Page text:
My Dad, Seymour Gelber, was elected Mayor of Miami Beach in 1991, in the midst of a national tourism boycott of Miami-Dade County. It was sparked by the refusal of municipalities across Miami-Dade to honor Mandela during his visit here after his release from 27 years in South African prisons.
During Mandela’s imprisonment Yasser Arafat and Fidel Castro had made statements of support of Mandela, and when Mandela acknowledged them publicly, Cubans and Jews in South Florida were offended.
So when Mandela visited, city commissions across the county refused to honor Mandela by granting the traditional proclamations awarded to virtually anyone. This snub sparked a well-organized (and well-deserved) national tourism boycott in the black community that embarrassed our County and hurt us financially.
Upon his election as Mayor, my Dad quickly decided to issue a City Proclamation for Mandela. Given that the two major constituencies in his City were Cubans and Jews, he expected some blowback.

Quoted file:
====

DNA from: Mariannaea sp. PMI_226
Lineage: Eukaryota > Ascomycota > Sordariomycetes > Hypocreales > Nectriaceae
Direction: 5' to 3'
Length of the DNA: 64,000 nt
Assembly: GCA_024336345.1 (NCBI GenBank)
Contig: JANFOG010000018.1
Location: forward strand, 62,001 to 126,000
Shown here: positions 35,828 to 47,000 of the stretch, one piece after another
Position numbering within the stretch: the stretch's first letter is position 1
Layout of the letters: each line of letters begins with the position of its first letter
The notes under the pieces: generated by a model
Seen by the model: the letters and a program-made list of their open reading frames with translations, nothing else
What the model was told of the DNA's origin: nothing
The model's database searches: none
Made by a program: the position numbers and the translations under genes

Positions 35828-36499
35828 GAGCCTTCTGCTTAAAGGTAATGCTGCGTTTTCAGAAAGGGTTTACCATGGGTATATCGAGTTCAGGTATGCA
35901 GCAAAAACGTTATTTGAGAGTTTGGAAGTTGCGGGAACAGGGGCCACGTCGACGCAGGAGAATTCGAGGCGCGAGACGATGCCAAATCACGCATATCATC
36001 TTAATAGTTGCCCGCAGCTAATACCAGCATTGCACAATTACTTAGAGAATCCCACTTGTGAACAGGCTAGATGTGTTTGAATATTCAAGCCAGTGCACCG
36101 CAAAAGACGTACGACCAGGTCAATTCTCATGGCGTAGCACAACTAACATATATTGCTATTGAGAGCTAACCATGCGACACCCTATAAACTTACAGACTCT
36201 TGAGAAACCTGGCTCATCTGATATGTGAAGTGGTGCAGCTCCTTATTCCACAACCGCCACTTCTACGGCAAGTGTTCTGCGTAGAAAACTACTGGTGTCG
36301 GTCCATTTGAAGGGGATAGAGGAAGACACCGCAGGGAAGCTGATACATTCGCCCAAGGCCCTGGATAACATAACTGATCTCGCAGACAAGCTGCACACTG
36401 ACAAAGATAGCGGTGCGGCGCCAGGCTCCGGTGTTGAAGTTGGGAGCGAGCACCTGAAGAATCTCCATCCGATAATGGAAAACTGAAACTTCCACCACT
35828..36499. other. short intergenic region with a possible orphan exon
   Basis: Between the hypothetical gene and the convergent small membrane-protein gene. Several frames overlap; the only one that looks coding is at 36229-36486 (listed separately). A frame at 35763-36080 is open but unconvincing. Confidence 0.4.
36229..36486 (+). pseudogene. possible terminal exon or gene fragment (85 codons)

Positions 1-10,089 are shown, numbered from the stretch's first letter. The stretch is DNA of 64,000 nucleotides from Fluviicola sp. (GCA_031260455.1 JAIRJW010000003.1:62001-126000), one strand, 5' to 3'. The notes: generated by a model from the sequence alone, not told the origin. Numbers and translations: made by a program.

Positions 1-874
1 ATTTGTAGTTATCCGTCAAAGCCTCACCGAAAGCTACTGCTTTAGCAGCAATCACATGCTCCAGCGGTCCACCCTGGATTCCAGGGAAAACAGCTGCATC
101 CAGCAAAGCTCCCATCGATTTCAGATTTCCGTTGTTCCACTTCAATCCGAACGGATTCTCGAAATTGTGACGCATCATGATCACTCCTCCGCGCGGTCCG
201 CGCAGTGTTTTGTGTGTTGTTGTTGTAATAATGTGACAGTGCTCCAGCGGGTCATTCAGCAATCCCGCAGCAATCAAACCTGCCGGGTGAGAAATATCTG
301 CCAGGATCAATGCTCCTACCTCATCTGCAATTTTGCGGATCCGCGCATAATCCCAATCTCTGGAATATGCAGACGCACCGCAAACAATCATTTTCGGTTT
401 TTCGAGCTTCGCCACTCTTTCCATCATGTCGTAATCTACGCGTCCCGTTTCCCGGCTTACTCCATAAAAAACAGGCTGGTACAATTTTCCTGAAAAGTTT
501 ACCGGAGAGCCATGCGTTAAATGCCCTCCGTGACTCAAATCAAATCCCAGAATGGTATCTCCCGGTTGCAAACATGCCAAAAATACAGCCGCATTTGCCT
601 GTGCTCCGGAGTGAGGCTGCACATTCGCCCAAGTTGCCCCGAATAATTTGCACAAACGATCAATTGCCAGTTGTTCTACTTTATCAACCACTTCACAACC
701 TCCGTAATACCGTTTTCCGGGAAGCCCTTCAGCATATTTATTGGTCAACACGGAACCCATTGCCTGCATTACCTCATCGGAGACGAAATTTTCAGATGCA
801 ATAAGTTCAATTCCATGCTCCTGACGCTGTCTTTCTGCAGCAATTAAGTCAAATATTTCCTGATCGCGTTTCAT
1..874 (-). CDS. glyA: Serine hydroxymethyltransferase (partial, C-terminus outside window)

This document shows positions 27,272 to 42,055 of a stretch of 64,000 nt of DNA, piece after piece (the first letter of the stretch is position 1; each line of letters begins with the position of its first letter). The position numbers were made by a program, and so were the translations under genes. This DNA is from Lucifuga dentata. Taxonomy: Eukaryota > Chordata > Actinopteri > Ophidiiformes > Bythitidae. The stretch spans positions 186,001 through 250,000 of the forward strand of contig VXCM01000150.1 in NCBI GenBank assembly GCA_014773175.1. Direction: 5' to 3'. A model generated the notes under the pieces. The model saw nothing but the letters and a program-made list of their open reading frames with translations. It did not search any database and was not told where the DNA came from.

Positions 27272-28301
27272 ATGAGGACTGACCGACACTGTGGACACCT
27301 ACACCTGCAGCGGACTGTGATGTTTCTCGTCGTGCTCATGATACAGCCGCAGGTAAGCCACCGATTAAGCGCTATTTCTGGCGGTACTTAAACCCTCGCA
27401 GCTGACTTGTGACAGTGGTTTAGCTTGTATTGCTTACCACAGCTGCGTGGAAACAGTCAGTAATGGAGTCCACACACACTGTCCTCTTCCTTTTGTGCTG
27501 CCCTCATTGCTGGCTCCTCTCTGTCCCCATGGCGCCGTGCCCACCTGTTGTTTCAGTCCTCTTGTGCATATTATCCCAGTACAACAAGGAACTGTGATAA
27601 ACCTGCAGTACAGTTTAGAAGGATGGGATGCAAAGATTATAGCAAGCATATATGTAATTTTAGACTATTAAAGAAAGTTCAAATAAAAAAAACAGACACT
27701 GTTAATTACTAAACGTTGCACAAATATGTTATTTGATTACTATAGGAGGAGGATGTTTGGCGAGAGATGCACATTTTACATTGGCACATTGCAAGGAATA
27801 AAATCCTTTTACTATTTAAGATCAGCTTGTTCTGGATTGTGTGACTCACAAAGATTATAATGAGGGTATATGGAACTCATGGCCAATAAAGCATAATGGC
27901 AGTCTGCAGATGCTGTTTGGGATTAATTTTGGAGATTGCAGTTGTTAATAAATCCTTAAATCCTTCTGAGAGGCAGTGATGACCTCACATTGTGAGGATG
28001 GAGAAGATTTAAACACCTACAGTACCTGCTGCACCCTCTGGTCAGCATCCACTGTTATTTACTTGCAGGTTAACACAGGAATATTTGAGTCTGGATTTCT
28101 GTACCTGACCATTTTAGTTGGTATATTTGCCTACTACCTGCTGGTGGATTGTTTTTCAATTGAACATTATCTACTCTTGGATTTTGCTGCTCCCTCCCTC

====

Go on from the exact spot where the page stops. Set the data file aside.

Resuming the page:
Immediately, disapproving letters showed up in the newspaper followed by obscene shouts from passer-byers in public. The name-calling quickly progressed to threats.
My Mom was shocked when one caller to their house told her that her husband “should burn in an oven.”
Most of his fellow commissioners were incensed and even publicly considered revoking his right to issue a proclamation.
In the face of such anger and fury, I wondered if my Dad would back down.
Actually, Dad doubled-down, and announced he would additionally issue Mandela the City’s highest award, the Medallion of Honor.
He told his detractors to pound sand (or less cordial words to that effect).
He told me, “I’d rather be on the right side of history than the right side of an election.”
Soon thereafter the boycott ended as other municipalities followed suit and made appropriate gestures and the County and boycott leaders reached agreement.
As for my Dad, his angry constituents overwhelmingly re-elected him each time he chose to run.